His other work here—No. 1252—in the grave brown frame, was to have been Leonardo’s greatest picture in oil, so Vasari says: larger, in fact, than any known picture at that time. Being very indistinct, it is, curiously enough, best as the light begins to fail and the beautiful wistful faces emerge from the gloom. In their presence one recalls Leonardo’s remark in one of his notebooks that faces are most interesting beneath a troubled sky. “You should make your portrait,” he adds, “at the hour of the fall of the evening when it is cloudy or misty, for the light then is perfect.” In the background one can discern the prancing horses of the Magi’s suite; a staircase with figures ascending and descending; the rocks and trees of Tuscany; and looking at it one cannot but ponder upon the fatality which seems to have pursued this divine and magical genius, ordaining that almost everything that he put forth should be either destroyed or unfinished: his work in the Castello at Milan, which might otherwise be an eighth wonder of the world, perished; his “Last Supper” at Milan perishing; his colossal equestrian statue of Francesco Sforza broken to pieces; his sculpture lost; his Palazzo Vecchio battle cartoon perished; this picture only a sketch. Even after long years the evil fate still persists, for in 1911 his “Gioconda” was stolen from the Louvre by madman or knave.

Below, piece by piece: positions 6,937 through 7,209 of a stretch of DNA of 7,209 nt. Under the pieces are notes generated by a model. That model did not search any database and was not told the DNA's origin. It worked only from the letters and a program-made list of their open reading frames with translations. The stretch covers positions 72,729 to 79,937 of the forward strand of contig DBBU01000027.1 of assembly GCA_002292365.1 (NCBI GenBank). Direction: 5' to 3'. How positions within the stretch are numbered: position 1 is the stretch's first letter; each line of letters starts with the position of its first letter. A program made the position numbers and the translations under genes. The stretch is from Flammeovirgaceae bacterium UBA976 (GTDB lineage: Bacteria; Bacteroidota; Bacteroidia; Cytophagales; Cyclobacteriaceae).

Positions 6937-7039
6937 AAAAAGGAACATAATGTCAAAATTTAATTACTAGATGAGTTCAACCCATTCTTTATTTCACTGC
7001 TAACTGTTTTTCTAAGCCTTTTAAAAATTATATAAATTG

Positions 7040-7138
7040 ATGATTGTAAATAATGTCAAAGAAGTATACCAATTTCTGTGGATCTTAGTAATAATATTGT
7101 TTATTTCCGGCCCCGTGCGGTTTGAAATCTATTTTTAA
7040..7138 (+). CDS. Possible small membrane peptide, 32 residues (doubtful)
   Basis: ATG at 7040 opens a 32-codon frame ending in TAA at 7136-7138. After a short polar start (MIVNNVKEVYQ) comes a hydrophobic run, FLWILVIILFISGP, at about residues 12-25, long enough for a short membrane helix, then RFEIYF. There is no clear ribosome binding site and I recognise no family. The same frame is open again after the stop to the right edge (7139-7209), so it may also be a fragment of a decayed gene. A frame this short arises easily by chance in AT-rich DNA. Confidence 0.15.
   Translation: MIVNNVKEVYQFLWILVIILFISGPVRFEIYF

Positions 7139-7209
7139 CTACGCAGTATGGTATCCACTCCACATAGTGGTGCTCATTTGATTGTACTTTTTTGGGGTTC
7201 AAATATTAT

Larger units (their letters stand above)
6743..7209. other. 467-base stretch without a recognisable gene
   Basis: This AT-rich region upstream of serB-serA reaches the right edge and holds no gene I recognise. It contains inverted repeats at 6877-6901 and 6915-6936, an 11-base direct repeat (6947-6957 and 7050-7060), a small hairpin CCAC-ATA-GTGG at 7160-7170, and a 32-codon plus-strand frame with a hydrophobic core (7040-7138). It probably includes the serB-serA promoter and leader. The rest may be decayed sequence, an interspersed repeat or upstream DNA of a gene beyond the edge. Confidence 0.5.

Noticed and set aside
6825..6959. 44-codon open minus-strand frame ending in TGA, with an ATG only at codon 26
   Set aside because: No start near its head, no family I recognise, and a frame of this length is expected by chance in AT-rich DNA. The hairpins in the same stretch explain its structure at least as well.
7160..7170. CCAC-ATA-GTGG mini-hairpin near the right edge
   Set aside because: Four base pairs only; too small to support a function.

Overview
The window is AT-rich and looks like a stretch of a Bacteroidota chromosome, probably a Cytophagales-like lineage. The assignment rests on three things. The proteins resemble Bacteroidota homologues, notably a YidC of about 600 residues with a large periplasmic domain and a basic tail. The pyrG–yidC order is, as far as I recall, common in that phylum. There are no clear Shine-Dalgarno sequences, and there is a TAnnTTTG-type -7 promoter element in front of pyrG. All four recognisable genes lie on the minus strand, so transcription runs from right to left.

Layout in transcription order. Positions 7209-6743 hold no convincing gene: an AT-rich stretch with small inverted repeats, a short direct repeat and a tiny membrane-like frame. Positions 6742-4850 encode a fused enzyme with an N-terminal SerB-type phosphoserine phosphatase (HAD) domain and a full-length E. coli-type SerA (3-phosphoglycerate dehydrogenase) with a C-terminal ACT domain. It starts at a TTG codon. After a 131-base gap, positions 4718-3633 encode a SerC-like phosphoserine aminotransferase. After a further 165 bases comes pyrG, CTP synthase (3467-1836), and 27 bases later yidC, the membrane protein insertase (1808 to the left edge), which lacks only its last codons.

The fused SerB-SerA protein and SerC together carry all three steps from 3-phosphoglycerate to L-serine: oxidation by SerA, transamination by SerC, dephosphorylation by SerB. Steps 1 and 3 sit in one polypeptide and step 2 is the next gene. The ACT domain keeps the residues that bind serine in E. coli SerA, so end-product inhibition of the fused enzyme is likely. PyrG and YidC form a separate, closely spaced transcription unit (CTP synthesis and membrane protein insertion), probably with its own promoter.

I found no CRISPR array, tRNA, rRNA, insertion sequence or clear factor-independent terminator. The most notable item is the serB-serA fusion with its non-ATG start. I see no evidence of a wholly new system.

Among the other pictures in this room is the rather hot “Adoration of the Magi,” by Cosimo Rosselli (1439-1507), over the Leonardo “Annunciation,” a glowing scene of colour and animation: this Cosimo being the Cosimo from whom Piero di Cosimo took his name, and an associate of Botticelli, Ghirlandaio, Perugino, and Luca Signorelli on the Sixtine Chapel frescoes. On the left wall is Uccello’s battle piece, No. 52, very like that in our National Gallery: rich and glorious as decoration, but quite bearing out Vasari’s statement that Uccello could not draw horses. Uccello was a most laborious student of animal life and so absorbed in the mysteries of perspective that he preferred them to bed; but he does not seem to have been able to unite them. He was a perpetual butt of Donatello. It is told of him that having a commission to paint a fresco for the Mercato Vecchio he kept the progress of the work a secret and allowed no one to see it. At last, when it was finished, he drew aside the sheet for Donatello, who was buying fruit, to admire. “Ah, Paolo,” said the sculptor reproachfully, “now that you ought to be covering it up, you uncover it.”
There remain a superb nude study of Venus by Lorenzo di Credi, No. 3452—one of the pictures which escaped Savonarola’s bonfire of vanities, and No. 1305, a Virgin and Child with various Saints by Domenico Veneziano (1400-1461), who taught Gentile da Fabriano, the teacher of Jacopo Bellini. This picture is a complete contrast to the Uccello: for that is all tapestry, richness, and belligerence, and this is so pale and gentle, with its lovely light green, a rare colour in this gallery.